Coat entire surface of pork with cure. Add optional sweetener, herbs, spices and/or garlic. Put belly in large zip top bag. You want a tight fit here so cure remains in contact with the bacon as it releases juices. You’ll likely need a gallon bag. Refrigerate for up to 7 days, flipping bag to redistribute cure every day. Have a tray underneath in case your bag leaks. Belly should feel firm when fully cured. If there are still squishy places, leave for up to 2 more days.

Bacon Cures Test

Where the bacon hits the skillet. This was a taste test of all four kinds we had smoked to see which one we liked the best.

Remove from cure and rinse thoroughly. Pat dry.

Dry meat in front of a fan for an hour to form the pellicle, which is essentially a skin that allows the smoke particles to stick. (I rotate the rack in front of my box fan 1/4 turn every 15 minutes.)

Smoke with method of your choice for about 4 hours.

Here are the recipes we recently tried.

  • 1/4 cup cure, 1/2 cup molasses, 1 tbsp crushed black peppercorns.
  • 1/4 cup cure, 1/2 cup molasses, 1 tbsp crushed black peppercorns, 1 tsp red pepper flakes.
  • 1/4 cup cure, 1/2 cup honey, 3 tbsp mustard powder.
  • 1/4 cup cure, 1/2 cup maple syrup, 1 tbsp black pepper, 1 tbsp mustard powder.

Our favorites, when we did a taste test of all four, were the molasses with the red pepper (surprise, we like all things spicy) and the maple syrup version. Play with the herbs and spices, based on what YOU like. I didn’t go in for the garlic. Too much for a breakfast meat, but that’s just me. Really, the sky is the limit as long as you get the dry cure part right.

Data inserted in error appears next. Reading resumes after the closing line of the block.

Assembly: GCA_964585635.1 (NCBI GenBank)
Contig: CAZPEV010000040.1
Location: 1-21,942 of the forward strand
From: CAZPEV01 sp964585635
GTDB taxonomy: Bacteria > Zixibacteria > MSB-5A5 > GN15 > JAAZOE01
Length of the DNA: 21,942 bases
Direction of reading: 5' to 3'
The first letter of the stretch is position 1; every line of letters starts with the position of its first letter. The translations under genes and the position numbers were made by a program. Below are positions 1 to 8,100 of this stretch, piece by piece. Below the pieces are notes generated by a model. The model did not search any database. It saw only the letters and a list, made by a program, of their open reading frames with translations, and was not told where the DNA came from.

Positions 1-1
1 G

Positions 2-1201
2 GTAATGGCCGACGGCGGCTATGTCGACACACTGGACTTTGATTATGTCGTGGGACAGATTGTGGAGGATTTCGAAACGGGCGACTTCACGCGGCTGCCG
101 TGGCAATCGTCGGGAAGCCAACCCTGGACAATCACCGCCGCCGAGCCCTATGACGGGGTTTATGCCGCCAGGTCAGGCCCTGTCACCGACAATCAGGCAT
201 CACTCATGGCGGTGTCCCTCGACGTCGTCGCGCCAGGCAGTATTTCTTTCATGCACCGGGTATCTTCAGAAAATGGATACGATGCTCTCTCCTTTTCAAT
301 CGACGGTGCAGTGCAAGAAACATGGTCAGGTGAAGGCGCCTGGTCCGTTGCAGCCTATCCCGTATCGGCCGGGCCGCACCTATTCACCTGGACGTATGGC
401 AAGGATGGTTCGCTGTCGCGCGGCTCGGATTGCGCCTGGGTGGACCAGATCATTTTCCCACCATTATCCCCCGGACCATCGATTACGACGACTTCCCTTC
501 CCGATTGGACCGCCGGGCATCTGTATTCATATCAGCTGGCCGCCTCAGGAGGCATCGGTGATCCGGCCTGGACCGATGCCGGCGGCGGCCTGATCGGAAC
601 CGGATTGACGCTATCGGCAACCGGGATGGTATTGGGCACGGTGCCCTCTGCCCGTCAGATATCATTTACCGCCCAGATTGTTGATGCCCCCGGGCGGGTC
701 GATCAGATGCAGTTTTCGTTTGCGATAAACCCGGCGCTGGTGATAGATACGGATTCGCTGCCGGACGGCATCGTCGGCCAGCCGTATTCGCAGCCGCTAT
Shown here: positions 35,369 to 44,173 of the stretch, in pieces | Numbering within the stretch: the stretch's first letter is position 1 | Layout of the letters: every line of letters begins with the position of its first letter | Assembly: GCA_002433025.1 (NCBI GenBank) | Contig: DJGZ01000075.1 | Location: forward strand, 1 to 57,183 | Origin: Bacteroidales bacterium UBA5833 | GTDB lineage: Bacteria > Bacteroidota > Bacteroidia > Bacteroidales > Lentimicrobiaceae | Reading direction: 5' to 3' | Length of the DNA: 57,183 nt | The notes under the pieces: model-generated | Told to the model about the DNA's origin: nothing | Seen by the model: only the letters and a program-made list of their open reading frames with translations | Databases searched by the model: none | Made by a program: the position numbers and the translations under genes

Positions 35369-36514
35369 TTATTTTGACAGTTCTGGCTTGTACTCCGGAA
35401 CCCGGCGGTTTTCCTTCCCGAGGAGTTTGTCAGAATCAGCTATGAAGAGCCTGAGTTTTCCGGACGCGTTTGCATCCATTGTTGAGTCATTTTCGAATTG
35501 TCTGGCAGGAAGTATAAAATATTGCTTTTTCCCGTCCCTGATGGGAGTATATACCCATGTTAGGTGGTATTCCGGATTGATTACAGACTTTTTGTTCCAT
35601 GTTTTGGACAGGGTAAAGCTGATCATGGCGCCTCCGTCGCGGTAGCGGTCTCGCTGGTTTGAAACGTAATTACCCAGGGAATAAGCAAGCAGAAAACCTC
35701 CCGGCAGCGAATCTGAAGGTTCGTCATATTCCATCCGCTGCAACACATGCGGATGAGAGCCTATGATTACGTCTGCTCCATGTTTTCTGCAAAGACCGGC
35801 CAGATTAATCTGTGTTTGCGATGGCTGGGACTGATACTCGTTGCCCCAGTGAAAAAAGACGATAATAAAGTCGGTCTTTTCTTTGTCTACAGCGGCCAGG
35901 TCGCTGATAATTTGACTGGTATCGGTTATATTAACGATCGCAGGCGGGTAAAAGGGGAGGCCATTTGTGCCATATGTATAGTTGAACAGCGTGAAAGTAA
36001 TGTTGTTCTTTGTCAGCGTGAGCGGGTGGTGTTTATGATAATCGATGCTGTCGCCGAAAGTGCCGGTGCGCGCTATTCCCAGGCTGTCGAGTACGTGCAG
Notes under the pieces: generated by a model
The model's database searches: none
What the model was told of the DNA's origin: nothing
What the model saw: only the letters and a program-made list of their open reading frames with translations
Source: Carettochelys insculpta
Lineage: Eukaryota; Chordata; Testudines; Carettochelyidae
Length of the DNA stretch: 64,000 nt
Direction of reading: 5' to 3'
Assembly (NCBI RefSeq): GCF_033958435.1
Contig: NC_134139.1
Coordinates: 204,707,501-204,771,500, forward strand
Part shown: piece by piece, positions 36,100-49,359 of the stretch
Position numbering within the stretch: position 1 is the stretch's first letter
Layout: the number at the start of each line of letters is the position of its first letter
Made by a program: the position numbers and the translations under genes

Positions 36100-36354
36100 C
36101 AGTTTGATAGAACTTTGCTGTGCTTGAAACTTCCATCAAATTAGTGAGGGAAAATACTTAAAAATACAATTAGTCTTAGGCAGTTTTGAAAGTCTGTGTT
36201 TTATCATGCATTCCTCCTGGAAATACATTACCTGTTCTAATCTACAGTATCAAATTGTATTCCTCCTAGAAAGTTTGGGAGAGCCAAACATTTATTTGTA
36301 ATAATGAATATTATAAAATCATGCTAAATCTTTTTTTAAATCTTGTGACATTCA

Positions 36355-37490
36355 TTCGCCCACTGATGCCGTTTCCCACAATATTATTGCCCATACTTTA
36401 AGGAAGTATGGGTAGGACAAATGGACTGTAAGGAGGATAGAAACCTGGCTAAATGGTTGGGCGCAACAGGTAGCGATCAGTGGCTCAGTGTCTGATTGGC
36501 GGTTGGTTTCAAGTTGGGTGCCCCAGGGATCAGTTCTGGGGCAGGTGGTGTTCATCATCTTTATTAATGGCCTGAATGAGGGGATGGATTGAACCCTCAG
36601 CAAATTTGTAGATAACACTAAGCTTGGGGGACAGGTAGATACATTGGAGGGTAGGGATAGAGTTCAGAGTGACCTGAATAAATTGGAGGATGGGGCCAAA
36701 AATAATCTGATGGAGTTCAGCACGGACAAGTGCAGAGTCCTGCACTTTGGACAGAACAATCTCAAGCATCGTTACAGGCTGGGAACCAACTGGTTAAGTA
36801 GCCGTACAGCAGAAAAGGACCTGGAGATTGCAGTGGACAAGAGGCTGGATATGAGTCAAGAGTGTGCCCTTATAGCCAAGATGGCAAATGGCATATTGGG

Home Cured Bacon

Note how lean this bacon is. Not a bad thing in our book.

Also note that Ruhlman gives a recipe for bacon that isn’t smoked. Instructions state to “put it on a sheet tray and put it in the oven (put it on a rack on a sheet tray if you have one) and turn the oven on to 200 degrees F. (if you want to preheat the oven, that’s fine, too). Leave it in the oven for 90 minutes (or, if you want to measure the internal temperature, until it reaches 150 degrees F.).” So essentially, you can cook your bacon in a hot smoke smoker or you can cook your bacon in the oven, but you SHOULD cook your bacon before its considered “cured” and relatively shelf stable. He states that your cured bacon will keep in the fridge for a few weeks or in the freezer for several months. I’ve been known to push both of those times (we freeze bacon for up to a year – if it lasts that long).

This last batch of pork belly, when we purchased a whole pig from a local farmer, was leaner than usual. The farmer had warned us that the belly would likely not have a ton of fat. Turns out, I prefer my bacon a bit on the lean side, so we had NO issues with this. It’s wonderful and we are SO happy to be making our own again, after being out for about 6 months.

Miles Away Farm Blog © 2015, where we don’t eat bacon every day, but when we do eat bacon, we like it home cured, and we savor every bite!